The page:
map of world with red triangles
World map with Nepal in the center (black star) showing the seismic station locations and distances from the earthquake epicenter.

Collecting Data and Carrots

The global seismographic network is sparse in Nepal, and data from some of the closest sources are not publically available. Acquiring the quantity and quality of data required to accurately locate the epicenter and determine the shaking throughout the region, much less answer the many scientific questions posed by this earthquake, took more time and effort than usual. The seismic station closest to the epicenter with real-time data was about 650 km (404 mi) away in Lhasa, Tibet. The next closest stations were a NetQuakes instrument at the U.S. Embassy and three Quake-Catcher instruments in the Kathmandu area.

The USGS Did You Feel It? (DYFI) website often helps scientists fill in data gaps where seismic instrumentation is sparse in some areas of the U.S. Responses to the online DYFI questionnaire from citizens is converted into shaking intensity values that supplement the instrumental ShakeMap data in order to provide a map of the distribution of shaking from an earthquake. However, much of Nepal is remote and not connected to the Internet, so real-time shaking intensity data were sparse, and virtually no reports were collected from the mountainous areas hardest hit by the shaking. Instead, scientists gathered data from the news, social media, and converted European Macroseismic Scale (EMS) intensities, totaling 3831 data points at locations throughout the Kathmandu Valley.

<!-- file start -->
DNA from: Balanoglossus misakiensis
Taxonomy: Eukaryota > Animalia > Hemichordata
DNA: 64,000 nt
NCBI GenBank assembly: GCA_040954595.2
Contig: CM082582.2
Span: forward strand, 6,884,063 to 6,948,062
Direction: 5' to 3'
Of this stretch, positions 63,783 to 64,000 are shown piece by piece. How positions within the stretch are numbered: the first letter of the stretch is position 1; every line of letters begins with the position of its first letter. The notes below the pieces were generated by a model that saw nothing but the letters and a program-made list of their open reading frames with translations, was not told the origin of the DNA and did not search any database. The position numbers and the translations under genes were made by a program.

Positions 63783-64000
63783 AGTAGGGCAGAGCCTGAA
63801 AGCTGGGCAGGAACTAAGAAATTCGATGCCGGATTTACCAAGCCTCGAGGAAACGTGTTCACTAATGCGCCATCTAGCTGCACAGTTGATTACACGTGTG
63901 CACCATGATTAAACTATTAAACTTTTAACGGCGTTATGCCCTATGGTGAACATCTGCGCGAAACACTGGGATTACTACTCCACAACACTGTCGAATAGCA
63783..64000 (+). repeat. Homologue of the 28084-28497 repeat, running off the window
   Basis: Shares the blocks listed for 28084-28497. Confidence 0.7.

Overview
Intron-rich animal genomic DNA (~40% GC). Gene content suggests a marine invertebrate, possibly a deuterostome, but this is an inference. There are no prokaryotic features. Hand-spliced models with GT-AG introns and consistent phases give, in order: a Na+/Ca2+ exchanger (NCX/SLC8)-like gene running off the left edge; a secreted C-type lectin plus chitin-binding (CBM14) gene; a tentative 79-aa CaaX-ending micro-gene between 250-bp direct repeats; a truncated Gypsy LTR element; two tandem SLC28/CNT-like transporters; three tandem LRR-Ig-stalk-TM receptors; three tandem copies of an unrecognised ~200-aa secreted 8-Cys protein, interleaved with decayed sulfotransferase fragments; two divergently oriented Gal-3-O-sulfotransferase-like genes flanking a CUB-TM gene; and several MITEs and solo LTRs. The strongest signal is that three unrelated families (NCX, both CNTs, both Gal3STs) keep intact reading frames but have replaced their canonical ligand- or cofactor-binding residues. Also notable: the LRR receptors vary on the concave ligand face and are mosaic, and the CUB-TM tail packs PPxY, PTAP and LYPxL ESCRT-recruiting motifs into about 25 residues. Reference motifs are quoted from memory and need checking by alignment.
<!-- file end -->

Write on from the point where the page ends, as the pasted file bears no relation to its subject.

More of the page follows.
Scientists used InSAR imagery to look for surface rupture and landslides, and it was also used to direct field teams to areas that appeared to be most affected by the shaking. A multi-organizational reconnaissance team called GEER, Geotechnical Extreme Event Reconnaissance, sent two teams out after the earthquake to look for surface fault ruptures, landslides, liquefaction, and other surface disturbances, as well as damage to structures and infrastructure, such as bridges and pipelines. Several USGS scientists worked with these teams to collect data.